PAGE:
Table 1 compares current and future options for incorporation into information systems.

Today Tomorrow
The reflow soldering system is linked to the production line control system The reflow soldering system communicates with the entire manufacturing world
The reflow soldering system is linked to MES and ERP The reflow soldering system communicates with the product – knowledge concerning what is to be produced and how
Traceability concept (transmission of machine and process data) Reflow soldering systems possess forward-looking intelligence and can autonomously optimize reflow processes
Table 1: Incorporation of Reflow Soldering Systems into Information Systems

 

Below: Figure 2: Incorporation of the Reflow Soldering System into a Mobile Line Assist System

In order to continue development of data exchange with the reflow soldering system towards the evolution of a cyber-physical system, new smart sensors and software components will be required which are capable of communicating via a data infrastructure with numerous mechanical and electronic system elements, as well as with the product to be produced. Step by step, this vision is being transformed into reality.

Predictive Maintenance

Today, maintenance work is conducted primarily at specified time intervals. The duration of these intervals depends on the manufacturer’s system-specific recommendations and process circumstances such as the number of shifts and system utilization.

With regard to the pursuit of the defined goals of the intelligent factory such as increased flexibility and self-optimization of the manufacturing process, time-based maintenance is too rigid and insufficiently cost-optimized. Additional smart sensors are required in the reflow soldering system in order to make the transition to condition-based servicing in the sense of predictive maintenance.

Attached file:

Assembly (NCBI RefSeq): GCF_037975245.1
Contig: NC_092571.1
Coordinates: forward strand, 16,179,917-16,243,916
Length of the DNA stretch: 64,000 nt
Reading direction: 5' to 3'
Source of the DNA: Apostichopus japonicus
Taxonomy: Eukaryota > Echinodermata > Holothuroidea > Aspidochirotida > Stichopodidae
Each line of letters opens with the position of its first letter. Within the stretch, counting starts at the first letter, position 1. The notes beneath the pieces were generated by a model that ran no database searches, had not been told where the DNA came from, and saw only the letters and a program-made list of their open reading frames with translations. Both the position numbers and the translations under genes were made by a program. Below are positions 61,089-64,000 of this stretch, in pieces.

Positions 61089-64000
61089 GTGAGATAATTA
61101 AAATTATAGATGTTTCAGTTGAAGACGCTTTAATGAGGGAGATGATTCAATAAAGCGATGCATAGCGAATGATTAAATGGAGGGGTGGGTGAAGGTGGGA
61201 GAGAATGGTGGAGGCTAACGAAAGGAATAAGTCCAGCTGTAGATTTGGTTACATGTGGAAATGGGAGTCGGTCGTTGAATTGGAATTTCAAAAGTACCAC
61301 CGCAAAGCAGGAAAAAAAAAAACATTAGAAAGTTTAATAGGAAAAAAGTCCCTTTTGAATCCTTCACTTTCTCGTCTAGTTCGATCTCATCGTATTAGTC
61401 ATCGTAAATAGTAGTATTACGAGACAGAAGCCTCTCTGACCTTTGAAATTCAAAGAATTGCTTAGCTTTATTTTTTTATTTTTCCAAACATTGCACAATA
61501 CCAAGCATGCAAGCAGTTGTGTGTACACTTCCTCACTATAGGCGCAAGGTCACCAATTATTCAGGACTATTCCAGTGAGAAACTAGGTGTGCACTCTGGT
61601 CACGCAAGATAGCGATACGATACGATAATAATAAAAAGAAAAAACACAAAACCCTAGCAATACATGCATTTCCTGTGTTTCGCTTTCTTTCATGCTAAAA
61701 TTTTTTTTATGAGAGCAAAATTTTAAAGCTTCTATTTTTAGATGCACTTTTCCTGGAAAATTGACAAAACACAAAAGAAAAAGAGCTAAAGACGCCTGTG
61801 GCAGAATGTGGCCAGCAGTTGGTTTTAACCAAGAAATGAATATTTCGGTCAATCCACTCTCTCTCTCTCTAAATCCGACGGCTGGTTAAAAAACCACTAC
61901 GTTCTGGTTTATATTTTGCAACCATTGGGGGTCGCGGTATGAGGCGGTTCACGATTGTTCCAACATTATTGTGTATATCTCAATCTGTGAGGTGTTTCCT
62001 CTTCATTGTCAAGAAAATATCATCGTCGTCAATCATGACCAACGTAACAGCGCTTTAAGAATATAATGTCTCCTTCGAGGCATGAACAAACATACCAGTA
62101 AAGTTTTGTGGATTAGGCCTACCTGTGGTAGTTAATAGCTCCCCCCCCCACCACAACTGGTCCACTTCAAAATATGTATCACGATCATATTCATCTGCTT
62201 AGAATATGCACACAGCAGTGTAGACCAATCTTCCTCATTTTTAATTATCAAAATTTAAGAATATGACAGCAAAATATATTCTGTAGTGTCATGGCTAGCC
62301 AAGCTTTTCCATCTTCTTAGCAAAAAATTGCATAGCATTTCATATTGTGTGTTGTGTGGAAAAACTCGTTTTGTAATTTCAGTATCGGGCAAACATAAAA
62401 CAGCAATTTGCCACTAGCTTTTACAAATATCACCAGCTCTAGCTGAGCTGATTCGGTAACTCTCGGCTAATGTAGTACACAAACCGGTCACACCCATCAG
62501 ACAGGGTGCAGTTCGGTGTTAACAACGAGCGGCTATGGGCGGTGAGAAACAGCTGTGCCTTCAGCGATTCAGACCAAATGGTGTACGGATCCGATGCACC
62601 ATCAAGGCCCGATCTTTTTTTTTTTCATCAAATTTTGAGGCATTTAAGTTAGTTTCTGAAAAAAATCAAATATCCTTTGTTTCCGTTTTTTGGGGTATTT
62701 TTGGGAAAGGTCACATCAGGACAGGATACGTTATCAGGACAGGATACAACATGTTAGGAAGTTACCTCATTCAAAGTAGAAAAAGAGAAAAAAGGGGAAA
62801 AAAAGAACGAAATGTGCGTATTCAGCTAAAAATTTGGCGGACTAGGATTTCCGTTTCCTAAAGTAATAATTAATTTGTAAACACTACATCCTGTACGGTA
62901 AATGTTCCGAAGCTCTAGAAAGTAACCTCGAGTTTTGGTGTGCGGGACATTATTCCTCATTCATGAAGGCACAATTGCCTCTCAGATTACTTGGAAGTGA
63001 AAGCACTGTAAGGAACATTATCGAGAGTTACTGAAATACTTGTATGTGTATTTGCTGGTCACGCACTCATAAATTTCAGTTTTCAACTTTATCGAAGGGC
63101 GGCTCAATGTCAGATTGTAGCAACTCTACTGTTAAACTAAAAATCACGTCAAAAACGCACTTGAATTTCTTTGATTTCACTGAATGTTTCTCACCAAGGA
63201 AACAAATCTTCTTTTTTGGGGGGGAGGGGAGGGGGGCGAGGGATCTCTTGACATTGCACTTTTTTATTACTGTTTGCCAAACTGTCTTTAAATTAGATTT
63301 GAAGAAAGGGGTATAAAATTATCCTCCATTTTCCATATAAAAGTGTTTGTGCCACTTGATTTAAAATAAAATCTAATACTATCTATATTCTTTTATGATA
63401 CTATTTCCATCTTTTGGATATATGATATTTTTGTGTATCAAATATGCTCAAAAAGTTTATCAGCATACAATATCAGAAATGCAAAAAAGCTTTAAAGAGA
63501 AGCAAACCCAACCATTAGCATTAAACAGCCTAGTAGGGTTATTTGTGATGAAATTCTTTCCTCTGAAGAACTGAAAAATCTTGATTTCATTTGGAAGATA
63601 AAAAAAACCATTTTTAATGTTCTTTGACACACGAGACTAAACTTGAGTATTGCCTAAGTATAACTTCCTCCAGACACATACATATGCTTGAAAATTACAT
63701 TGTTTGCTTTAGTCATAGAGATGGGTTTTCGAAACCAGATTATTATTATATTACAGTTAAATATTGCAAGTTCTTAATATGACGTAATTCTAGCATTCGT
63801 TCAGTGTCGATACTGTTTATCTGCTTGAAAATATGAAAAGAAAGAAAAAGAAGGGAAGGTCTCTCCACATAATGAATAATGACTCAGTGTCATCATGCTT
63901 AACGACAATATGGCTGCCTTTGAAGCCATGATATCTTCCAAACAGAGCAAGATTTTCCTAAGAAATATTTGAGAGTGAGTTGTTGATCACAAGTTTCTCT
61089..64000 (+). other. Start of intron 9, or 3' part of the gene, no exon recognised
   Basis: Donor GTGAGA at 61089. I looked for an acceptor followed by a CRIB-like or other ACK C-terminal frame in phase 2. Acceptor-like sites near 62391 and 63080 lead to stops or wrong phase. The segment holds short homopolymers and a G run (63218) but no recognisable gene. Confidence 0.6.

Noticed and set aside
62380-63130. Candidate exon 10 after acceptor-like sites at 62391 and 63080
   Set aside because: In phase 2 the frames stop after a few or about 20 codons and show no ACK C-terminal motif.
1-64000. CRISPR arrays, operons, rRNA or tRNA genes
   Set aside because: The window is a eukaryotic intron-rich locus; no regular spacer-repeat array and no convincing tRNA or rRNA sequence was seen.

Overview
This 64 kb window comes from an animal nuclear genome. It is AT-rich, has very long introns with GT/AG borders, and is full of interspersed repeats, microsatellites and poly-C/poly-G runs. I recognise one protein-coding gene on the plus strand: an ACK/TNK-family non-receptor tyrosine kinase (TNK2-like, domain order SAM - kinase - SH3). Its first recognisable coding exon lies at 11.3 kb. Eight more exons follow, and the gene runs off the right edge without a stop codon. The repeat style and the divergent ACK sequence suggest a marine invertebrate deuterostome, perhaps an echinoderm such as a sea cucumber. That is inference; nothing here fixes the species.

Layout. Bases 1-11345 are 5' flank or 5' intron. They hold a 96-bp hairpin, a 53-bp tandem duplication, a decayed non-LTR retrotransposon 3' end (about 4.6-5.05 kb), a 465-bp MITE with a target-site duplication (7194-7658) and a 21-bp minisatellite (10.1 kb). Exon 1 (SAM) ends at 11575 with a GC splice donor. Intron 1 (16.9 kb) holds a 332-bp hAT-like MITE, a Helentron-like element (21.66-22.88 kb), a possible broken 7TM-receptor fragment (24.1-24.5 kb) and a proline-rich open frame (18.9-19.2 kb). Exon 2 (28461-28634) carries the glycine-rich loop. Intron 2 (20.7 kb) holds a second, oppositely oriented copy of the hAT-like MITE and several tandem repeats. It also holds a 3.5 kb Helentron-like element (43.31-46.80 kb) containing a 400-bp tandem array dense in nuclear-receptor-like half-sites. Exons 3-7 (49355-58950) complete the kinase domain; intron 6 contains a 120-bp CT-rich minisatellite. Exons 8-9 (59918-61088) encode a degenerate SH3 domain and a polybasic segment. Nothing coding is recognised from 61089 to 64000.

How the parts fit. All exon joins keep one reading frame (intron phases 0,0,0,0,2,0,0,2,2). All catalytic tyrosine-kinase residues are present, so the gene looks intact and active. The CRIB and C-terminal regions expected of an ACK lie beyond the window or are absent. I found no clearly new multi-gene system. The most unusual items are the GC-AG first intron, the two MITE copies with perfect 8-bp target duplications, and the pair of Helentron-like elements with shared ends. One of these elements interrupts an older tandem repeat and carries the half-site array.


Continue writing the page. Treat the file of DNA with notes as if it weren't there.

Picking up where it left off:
Pressure Monitoring

For many years now, reflow soldering systems included in Rehm Thermal Systems’ VisionX series have been equipped with two time-tested residue management systems: pyrolysis in the preheating zone, as well as cold condensation and filtering in the cooling zone. And thus residues in all states of aggregation – gaseous, liquid, solid (particulate) and crystalline – are effectively and energy-efficiently absorbed from the process atmosphere. Deposited residues are initially collected within the system and finally removed during maintenance procedures. Experience gained with more than a thousand system demonstrates that in the case of pyrolysis, replacing the absorber granulate once a year is entirely adequate. Where cold condensation is concerned, maintenance intervals fluctuate greatly depending on process characteristics.

The condition of both systems is continuously monitored by installing pressure monitoring sensors (see figure 3) at the pyrolysis unit and the cold condensation tract, and the system operator is informed of any pending maintenance requirements. Availability of the soldering system can be increased and operating costs can be reduced thanks to forward-looking intelligence integrated into the separator systems.

Below: Figure 3: Condition Monitoring of the Pyrolysis Unit (left) and the Cold Condensation Cooling Tract (right)

Vibration Monitoring